Re: Dance, Wrist Locks & Sub-Teens
To paraphrase what Kevin Leavitt recently posted, wrist locks are merely one tool in a toolbox of techniques. In order to use them successfully, you must have a fundamental skill set at your command. These include having situational awareness, getting off the line of attack, blending with the attack, taking the attacker's balance and then applying the lock with the appropriate amount of force. Those skills require both an instructor and practice to develop. Without the foundation, simply grasping or catching an attacker's wrist and trying to apply a lock is almost fruitless. It can be done, but the success rate is very, very low.
Your basic concept of trying to find a less-violent response to an attack is worthwhile. Kids, particularly inner city kids, are faced with real-world threats today and they do need help to protect themselves. You might consider visiting various martial arts dojo in your area and discussing your concerns and ideas with the instructors. They may put you on a successful track.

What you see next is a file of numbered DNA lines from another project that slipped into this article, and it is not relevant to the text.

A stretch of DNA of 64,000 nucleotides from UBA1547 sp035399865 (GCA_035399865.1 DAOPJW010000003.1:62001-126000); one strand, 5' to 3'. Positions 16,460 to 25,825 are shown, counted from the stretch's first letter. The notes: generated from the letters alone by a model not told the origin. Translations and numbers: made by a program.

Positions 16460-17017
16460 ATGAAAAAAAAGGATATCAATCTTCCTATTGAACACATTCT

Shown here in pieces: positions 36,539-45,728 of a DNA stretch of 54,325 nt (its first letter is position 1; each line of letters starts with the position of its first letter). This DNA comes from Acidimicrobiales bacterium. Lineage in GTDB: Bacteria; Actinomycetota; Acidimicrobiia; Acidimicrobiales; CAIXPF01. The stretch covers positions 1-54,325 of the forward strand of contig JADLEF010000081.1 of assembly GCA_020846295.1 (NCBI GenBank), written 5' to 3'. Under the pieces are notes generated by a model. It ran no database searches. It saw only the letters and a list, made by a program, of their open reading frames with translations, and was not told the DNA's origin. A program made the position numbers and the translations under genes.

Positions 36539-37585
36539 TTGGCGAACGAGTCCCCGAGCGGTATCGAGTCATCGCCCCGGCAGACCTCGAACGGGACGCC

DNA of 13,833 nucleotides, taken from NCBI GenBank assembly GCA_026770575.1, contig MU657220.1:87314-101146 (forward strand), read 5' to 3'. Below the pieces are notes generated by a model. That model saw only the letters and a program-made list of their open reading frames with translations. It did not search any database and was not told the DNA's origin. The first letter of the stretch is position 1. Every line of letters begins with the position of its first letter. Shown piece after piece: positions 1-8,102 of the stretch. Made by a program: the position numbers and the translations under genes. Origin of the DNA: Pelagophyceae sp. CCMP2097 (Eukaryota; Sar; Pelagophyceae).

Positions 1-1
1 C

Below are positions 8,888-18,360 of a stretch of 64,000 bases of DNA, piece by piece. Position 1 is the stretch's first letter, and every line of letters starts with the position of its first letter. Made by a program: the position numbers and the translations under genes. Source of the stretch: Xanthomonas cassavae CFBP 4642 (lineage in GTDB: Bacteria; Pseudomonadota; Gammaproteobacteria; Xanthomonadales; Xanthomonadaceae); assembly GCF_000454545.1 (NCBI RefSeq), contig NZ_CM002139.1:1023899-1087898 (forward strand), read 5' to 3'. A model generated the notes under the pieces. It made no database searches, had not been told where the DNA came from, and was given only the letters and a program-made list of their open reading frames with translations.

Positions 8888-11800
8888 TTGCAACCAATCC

Something that continues to bother me from your first post was the idea that a kid could use the "Aikido wrist lock dancing" to avoid being disciplined at school. While some schools have a zero tolerance policy and discipline aggressor and victim alike, many investigate these events and discipline only the aggressor. It struck me that the victim in your scenario would have some sort of plausible deniability and that isn't much of a lesson for our kids either.
Lastly, I'm still not sure whether you are an educator yourself or a student. It matters in this discussion.